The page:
Wasn’t Born to Follow: RIP Peter Fonda

cracked rear viewer

It’s ironic that on this, the 50th anniversary of the Woodstock Festival, one of our biggest counter-culture icons has passed away. When I saw Peter Fonda had died at age 79, my first reaction was, “Gee, I didn’t know he was that old” (while sitting in an audience waiting for a concert by 72 -year-old Dennis DeYoung of Styx fame!). But we don’t really think of our pop culture heroes as ever aging, do we? I mean, c’mon… how could EASY RIDER’s Wyatt (aka Captain America) possibly be 79??

Be that as it may, Peter Fonda was born into Hollywood royalty February 23. 1940. Henry Fonda was already a star before Peter arrived, thanks to classics like YOU ONLY LIVE ONCE, JEZEBEL, YOUNG MR. LINCOLN, DRUMS ALONG THE MOHAWK, and THE GRAPES OF WRATH (released a month before Peter’s birth). Henry has often been described as cold and aloof, not…

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Several Miles Beneath The Underground : Max Clotfelter’s “Andros” #8

Ryan C.'s Four Color Apocalypse

The welcome news that Max Clotfleter, the enfant terrible of the Seattle cartooning scene, will finally be seeing the first comprehensive collection of his comics coming out later this year — courtesy of Birdcage Bottom Books and bearing the title Rooftop Stew (the cover of which is pictured near the bottom of this review) —shouldn’t obscure the fact that he’s been been cobbling together much of his work from parts various and sundry for several years now in the pages of his self-published series Andros, the eighth and most recent issue of which is probably as fine an example of “Clotfelter in microcosm” as you’re likely to find. Assuming, of course, that finding such a thing would be of interest to you.

And hey, who are we kidding? It certainly should be. There’s no doubt that much of Clotfelter’s sensibility emerges from the “confessional/autobio” tradition — see, for example…

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“My Fanny” If I Can Understand This Comic

Ryan C.'s Four Color Apocalypse

A visually lurid and kaleidoscopic amalgamation of the fragmentary, the jumbled, the confused/confusing, and a good deal of the utterly inexplicable, Jason T. Miles’ mini My Fanny #1 (self-published under his G.O.A.T. imprint) is nevertheless a rewarding experience — just don’t ask me to be able to quantify why that’s the case.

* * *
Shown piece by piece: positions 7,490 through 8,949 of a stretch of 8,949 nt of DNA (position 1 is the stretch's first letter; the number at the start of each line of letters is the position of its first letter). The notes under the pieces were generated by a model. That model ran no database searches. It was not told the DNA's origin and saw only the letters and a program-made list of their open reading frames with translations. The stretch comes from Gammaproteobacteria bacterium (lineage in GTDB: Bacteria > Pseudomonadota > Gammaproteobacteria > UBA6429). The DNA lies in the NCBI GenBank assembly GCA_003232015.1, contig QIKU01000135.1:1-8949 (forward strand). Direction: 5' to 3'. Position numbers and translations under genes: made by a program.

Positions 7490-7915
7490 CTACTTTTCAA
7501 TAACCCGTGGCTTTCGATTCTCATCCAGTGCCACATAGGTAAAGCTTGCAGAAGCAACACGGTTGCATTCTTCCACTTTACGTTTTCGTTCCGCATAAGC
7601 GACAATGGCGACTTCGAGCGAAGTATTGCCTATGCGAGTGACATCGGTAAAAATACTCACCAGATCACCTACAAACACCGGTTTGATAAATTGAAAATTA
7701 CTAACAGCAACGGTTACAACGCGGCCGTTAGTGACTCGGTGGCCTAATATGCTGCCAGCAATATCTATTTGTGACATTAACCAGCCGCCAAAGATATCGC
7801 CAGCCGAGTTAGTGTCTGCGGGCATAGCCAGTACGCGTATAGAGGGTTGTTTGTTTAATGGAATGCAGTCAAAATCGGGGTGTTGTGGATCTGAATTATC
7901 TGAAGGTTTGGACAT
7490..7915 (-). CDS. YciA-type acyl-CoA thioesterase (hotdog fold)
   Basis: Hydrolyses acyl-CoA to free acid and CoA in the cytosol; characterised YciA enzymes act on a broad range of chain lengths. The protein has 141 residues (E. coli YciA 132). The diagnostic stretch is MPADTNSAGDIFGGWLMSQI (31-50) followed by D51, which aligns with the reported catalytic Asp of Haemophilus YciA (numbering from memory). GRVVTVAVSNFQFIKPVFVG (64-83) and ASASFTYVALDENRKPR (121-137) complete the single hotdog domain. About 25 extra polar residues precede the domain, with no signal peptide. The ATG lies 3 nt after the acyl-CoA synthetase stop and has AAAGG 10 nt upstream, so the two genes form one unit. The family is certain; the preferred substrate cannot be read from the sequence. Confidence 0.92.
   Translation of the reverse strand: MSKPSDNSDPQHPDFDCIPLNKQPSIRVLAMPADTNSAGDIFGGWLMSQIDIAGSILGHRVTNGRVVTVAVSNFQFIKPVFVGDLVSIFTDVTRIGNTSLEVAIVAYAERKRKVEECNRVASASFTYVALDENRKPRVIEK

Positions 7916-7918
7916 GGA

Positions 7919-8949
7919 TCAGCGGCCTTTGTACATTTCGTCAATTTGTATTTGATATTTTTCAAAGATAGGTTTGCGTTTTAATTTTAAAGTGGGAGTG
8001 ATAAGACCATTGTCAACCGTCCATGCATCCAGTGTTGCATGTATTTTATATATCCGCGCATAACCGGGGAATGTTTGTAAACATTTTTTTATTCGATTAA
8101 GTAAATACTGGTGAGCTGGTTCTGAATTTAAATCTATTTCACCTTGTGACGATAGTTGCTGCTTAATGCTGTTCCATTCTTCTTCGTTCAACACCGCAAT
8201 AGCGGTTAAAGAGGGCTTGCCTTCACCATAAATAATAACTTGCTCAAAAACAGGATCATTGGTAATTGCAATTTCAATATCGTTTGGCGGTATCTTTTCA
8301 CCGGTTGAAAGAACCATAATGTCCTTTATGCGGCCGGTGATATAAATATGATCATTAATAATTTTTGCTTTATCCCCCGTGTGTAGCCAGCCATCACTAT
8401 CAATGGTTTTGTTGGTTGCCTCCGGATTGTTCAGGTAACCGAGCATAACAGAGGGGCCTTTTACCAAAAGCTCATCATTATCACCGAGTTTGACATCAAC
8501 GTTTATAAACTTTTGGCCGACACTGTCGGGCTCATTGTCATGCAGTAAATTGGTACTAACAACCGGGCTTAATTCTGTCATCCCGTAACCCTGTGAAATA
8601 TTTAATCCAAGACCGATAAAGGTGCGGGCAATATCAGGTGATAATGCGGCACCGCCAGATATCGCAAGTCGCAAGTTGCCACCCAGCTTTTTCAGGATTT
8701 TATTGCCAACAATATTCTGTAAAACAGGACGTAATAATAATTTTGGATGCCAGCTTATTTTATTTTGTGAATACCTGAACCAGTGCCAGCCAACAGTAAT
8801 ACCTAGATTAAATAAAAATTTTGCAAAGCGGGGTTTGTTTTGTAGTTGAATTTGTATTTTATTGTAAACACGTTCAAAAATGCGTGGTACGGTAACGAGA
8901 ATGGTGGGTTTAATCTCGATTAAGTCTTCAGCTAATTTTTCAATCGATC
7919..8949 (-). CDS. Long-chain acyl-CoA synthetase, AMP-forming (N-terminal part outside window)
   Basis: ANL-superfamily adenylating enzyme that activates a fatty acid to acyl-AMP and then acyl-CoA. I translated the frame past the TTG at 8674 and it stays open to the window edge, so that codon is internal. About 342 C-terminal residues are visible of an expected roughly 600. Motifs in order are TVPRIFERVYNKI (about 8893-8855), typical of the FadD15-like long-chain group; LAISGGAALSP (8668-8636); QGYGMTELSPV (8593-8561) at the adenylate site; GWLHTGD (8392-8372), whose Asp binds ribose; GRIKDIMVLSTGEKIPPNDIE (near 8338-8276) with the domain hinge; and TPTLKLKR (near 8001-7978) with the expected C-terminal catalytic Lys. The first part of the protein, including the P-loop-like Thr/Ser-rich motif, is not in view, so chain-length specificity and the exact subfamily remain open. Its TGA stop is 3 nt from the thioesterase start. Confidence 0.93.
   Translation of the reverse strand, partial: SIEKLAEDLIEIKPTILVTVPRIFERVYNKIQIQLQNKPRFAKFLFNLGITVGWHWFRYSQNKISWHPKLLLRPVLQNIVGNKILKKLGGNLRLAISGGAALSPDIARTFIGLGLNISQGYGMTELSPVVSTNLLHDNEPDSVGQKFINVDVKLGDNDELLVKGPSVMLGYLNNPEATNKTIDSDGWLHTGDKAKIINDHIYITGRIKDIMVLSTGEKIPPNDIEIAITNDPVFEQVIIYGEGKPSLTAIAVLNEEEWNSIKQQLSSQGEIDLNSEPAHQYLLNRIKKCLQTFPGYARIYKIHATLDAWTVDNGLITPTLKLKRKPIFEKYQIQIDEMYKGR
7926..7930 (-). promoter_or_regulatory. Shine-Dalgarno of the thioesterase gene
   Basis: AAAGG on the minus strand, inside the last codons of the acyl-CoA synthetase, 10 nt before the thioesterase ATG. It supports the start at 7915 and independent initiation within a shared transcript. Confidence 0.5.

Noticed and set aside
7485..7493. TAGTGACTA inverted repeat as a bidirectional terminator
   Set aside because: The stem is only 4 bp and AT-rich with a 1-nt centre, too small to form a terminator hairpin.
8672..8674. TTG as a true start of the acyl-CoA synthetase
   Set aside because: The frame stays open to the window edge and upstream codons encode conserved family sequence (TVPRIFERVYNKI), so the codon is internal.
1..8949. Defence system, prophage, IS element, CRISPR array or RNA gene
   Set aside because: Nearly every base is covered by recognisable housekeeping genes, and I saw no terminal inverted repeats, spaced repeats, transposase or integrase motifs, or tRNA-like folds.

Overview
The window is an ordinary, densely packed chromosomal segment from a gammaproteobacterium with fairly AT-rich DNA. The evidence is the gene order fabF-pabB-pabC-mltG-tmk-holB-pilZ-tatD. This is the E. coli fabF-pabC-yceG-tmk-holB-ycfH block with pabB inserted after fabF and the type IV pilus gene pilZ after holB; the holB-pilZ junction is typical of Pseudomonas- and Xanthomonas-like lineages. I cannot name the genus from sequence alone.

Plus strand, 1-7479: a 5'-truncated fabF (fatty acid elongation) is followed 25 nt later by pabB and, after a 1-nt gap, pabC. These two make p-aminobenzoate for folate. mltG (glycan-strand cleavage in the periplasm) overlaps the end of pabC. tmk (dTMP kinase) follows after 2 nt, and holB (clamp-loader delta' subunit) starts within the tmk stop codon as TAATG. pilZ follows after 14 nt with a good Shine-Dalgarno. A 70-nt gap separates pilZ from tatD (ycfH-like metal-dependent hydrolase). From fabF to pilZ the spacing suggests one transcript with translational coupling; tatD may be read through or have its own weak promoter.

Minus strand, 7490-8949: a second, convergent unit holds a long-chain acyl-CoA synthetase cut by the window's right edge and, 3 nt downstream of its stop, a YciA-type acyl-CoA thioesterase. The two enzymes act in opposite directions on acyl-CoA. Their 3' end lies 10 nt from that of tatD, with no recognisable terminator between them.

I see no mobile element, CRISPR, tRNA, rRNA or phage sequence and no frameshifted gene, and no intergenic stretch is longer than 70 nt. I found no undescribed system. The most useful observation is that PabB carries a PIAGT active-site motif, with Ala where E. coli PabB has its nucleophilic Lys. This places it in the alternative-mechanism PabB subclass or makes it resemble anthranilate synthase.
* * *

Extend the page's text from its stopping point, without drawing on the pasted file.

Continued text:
Which, I suppose, negates the whole idea of me positioning myself as a “critic” in the first place, but shit — that’s Miles for you. Few cartoonists are as adept as he is at defying everything you think you know about anything, mostly by dint of just ignoring all that exists outside of his own very particular set of sensibilities and/or instincts, and getting you to either buy in or, failing that, simply get the fuck out of his way. There’s no guidebook to either making or reading comics like this, so — go with the flow…

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Music Video Of The Day: Loaded by Primal Scream (1992, directed by ????)

“Just what is it that you want to do?”

“We wanna get loaded and we wanna have a good time”

That, of course, is Peter Fonda who is heard at the start of Primal Scream’s Loaded.  This vocal sample was lifted from the 1966 biker film, The Wild Angels.  Peter Fonda played Heavenly Blues.  Nancy Sinatra was Mike.  Together, they had a very good time.  The biking legacy of Heavenly Blues is continued in the video for the song.

As a result of this song, like a lot of 90s kids, I could perfectly quote Peter Fonda’s speech even though I didn’t even know that it was taken from a movie.  (I think most of us assumed it was just a member of the band saying something cool.)  It wasn’t until years later that I would watch The Wild Angels and I would discover just exactly who it was who wanted to get loaded and where they wanted to do it.

Loaded started out as a remix of a previous Primal Scream song, I’m Losing More Than I’ll Ever Have.  Producer Andrew Weatherall added in not only Peter Fonda’s speech from The Wild Angels but also a vocal sample from The Emotions’ I Don’t Want To Lose Your Love, a drum loop from Edie Brickell’s What I Am, and also Primal Scream’s Bobby Gillespie singing a line from Robert Johnson’s Terraplane Blues.  Years later, Gillespie would tell an interviewer from NME that he wasn’t sure how he managed to clear the rights for all the samples but that if he hadn’t, Primal Scream never would have become the success that it did.  Loaded would go on to become Primal Scream’s first top 10 hit in the UK and, in many ways, it remains their signature song.

All thanks to Peter Fonda.